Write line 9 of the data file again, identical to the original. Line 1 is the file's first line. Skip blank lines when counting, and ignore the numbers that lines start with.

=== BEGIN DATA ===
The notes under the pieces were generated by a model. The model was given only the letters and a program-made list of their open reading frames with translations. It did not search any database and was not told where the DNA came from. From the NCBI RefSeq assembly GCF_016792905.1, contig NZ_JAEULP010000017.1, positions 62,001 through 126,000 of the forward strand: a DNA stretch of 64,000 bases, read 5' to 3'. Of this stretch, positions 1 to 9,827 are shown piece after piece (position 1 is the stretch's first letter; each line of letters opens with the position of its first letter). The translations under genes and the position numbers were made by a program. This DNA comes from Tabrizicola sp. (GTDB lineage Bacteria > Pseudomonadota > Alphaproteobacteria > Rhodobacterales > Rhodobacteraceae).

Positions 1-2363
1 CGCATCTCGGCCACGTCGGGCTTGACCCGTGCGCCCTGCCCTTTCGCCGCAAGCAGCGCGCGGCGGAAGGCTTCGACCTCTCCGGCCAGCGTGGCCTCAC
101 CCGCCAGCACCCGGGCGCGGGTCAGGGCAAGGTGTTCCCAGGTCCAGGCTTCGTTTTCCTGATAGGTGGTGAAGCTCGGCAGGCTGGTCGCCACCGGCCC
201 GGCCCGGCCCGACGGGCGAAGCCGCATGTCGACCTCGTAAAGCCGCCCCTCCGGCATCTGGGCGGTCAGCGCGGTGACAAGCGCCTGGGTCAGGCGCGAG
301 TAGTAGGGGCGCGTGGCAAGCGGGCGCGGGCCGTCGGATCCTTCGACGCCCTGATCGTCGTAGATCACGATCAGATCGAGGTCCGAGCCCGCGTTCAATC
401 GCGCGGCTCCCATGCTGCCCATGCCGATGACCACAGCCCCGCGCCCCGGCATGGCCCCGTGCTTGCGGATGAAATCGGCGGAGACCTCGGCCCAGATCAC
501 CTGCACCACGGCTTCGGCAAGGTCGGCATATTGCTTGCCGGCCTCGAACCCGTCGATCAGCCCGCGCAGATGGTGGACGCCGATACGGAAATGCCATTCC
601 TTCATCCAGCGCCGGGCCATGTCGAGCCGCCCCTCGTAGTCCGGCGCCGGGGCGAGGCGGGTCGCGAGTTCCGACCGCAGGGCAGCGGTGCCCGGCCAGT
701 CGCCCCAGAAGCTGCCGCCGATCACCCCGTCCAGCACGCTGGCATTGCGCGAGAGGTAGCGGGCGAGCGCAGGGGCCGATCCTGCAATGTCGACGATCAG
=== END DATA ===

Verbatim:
601 TTCATCCAGCGCCGGGCCATGTCGAGCCGCCCCTCGTAGTCCGGCGCCGGGGCGAGGCGGGTCGCGAGTTCCGACCGCAGGGCAGCGGTGCCCGGCCAGT